Among the great variety of ancient coins which I saw at Rome, I could not but take particular notice of such as relate to any of the buildings or statues that are still extant. Those of the first kind have been already published by the writers of the Roman antiquities, and may be most of them met with in the last edition of Donatus; as the pillars of Trajan and Antonine, the arches of Druşus Germanicus, and Septimius Severus, the temples of Janus, Concord, Vesta, Jupiter Tonans, Apollo and Fausțina, the Circus Maximus, Agonalis, and that of Caracalla, or, according to Fabretti, of Galienus, of Vespasian's ampitheatre, and Alexander Severus's bath; though, I must confess, the subject of the last may be very well doubted of. As for the meta sudans and pons ælius, which have gained a place among the buildings that are now standing, and to be met with on old reverses of medals; the coin that shows the first is generally rejected as spurious;- nor is the other, though cited in the last edition of Mon. sieur Vaillant, esteemed more authentic by the present Roman medalists, who are certainly the most skilful in the world, as to the mechanical part of this science. I shall close up this set of medals with a very curious one, as large as a medallion, that is singular in its kind. On one side is the head of the Emperor Trajan, the reverse has on it the Circus Maximus, and a view of the side of the Palatine mountain that faces, it, on which are seen several edifices, and among the rest the famous temple of Apollo, that has still a considerable ruin standing
This medal I saw in the hands of Monseigneur Strozzi, brother to the duke of that name, who has many curiosities in his possession, and is very obliging to a stranger, who desires the sight of them. It is a surprising thing, that among the great pieces of architecture represented on the old coins, one can never meet with the Pantheon, the Mausolæum of Augustus, Nero's golden house, the Moles Adriani, the Septizonium of Severus, the Baths of Dioclesian, &c. But since it was the custom of the Roman emperors thus to register their most remarkable buildings, as well as actions, and since there are several in either of these kinds not to be found on medals, more extraordinary than those that are: we inay, I think, with great reason suspect our collections of old coins to be extremely deficient, and that those which are already found out scarce bear a proportion to what are yet undiscovered. A man takes a great deal more pleasure in surveying the ancient statues, who compare them with medals, than it is possible for him to do without some little knowledge this way; for these two arts illustrate each other; aud as there are several particulars in history and antiquities which receive a great light from ancient coins, so would it be impossible to decipher the faces of the many statues that are to be seen at Rome, without so universal a key to them. It is this that teaches to distinguish the kings and consuls, emperors and empresses, the deities and virtues, with a thousand other particulars relating to statuary, and not to be learnt by any other means. In the Villa Pamphilia stands the statue of a man in woman's cloaths, which the antiquaries do not know what to make of, and therefore pass it off for an hermaphrodite; but a learned medalist in Rome has lately fixed it to Glodius, who is so famous for having intruded into the solemnities of the bona dea in a woman's habit, for one sees the same features and make of face in a medal of the Clodian family.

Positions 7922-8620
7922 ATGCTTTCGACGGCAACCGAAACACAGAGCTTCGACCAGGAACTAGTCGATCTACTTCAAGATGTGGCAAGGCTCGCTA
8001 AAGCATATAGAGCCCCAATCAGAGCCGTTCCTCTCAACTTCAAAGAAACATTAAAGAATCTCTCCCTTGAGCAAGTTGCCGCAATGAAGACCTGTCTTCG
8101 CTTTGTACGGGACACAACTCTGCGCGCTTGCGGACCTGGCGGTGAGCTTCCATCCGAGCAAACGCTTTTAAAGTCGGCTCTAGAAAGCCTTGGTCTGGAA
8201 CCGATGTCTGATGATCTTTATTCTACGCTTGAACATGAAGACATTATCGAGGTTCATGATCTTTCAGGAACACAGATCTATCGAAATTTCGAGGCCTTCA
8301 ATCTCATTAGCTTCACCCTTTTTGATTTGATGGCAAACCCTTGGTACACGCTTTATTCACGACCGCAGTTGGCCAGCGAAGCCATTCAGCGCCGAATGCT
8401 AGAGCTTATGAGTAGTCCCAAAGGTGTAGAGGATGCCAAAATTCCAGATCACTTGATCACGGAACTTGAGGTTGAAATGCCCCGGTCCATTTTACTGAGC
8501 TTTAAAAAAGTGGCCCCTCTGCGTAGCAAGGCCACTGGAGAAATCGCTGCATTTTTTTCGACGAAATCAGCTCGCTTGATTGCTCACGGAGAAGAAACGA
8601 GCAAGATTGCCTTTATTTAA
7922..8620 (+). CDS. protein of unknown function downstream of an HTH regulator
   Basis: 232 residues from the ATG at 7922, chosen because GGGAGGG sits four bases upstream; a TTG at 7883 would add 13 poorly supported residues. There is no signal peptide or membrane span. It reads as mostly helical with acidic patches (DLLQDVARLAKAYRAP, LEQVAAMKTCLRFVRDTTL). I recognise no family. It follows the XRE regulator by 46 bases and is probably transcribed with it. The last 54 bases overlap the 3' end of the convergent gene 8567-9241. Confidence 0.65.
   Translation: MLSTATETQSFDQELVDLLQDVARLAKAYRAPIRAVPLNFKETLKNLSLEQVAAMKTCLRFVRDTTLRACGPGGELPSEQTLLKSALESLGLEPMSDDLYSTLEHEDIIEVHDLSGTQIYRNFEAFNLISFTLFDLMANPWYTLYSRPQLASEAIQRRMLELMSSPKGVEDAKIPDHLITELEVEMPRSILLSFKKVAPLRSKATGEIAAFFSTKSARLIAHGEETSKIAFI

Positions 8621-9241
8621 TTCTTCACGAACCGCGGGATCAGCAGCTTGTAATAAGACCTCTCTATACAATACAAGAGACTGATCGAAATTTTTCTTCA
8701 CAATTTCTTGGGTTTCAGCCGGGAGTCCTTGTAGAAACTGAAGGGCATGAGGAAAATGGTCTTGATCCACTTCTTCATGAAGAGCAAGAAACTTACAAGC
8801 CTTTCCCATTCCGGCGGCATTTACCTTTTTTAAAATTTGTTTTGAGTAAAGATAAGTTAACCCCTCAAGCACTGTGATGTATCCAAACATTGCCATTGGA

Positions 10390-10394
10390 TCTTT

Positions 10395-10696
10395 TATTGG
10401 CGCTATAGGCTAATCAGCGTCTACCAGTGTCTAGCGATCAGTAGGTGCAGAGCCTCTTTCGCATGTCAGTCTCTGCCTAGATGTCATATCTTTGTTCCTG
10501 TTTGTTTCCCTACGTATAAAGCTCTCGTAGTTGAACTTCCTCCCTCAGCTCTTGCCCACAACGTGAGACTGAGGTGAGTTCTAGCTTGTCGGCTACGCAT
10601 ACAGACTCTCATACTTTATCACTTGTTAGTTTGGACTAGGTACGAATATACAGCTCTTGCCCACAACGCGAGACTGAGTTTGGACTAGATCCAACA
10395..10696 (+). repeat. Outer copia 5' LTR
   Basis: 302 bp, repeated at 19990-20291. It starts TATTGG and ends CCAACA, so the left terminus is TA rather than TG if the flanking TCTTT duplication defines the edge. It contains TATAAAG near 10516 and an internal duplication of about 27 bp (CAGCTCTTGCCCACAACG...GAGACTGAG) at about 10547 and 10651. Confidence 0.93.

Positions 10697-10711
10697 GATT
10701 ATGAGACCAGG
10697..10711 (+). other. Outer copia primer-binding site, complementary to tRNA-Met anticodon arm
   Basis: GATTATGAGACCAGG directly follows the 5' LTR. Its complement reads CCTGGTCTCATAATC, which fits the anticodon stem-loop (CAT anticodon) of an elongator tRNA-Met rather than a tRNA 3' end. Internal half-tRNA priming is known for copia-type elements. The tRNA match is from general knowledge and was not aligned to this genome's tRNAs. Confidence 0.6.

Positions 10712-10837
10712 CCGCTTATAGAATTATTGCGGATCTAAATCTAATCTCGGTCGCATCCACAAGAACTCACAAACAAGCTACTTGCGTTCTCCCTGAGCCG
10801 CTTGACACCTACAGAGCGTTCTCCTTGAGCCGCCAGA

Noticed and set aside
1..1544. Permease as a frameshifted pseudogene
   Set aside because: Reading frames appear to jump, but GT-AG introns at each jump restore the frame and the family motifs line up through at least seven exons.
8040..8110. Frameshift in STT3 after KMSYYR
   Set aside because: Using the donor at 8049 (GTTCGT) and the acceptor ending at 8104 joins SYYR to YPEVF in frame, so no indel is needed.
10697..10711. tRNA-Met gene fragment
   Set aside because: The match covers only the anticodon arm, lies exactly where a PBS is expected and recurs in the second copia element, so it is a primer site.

I have seen on coins the four finest figures perhaps that are now extant: the Hercules Farnese, the Venus of Medicis, the Apollo in the Belvidere, and the famous Marcus Aurelius on horseback. The oldest medal that the first appears upon is one of Commodus, the second on one of Faustina, the third on one of Antoninus Pius, and the last on one of Lucius Verus. We may conclude, I think, from hence, that these statues were extremely celebrated among the old Romans, or they would never have been honoured with a place among the emperor's coins. We may further observe, that all four of them make their first appearance in the Antonine family, for which reason I am apt to think they are all of them the product of that age. They would probably have been mentioned by Pliny the naturalist, who lived in the next reign save one before ·Antoninus Pius, had they been made in his time. As for the brazen figure of Marcus Aurelius on horseback, there is no doubt of its being of this age, though I must confess it may be doubted, whether the medal I have cited represents it. All I can say for it is, that the horse and man on the medal are in the same posture as they are on the statue, and that there is a resemblance of Marcus Aurelius's face, for I have seen this reverse on a medallion of Don Livio's cabinet, and much more distinctly in another very beautiful one, that is in the hands of Signior Marc. Antonio. It is generally objected, that Lucius Verus would rather have placed the figure of himself on horseback upon the reverse of his own coin, than the figure of Marcus Aurelius. But it is very well known that an emperor often stamped on his coins the face or ornaments of his colleague, as an instance of his respect or friendship for him; and me may suppose Lucius Verus would omit no opportunity of doing honour to Marcus Aurelius, whom he rather revered as his father, than treated as his partner in the empire. The famous Antinous in the Belvidere must have been made too about this age, for he died towards the middle of Adriąn's reign, the immediate predecessor of AntoniVol. V.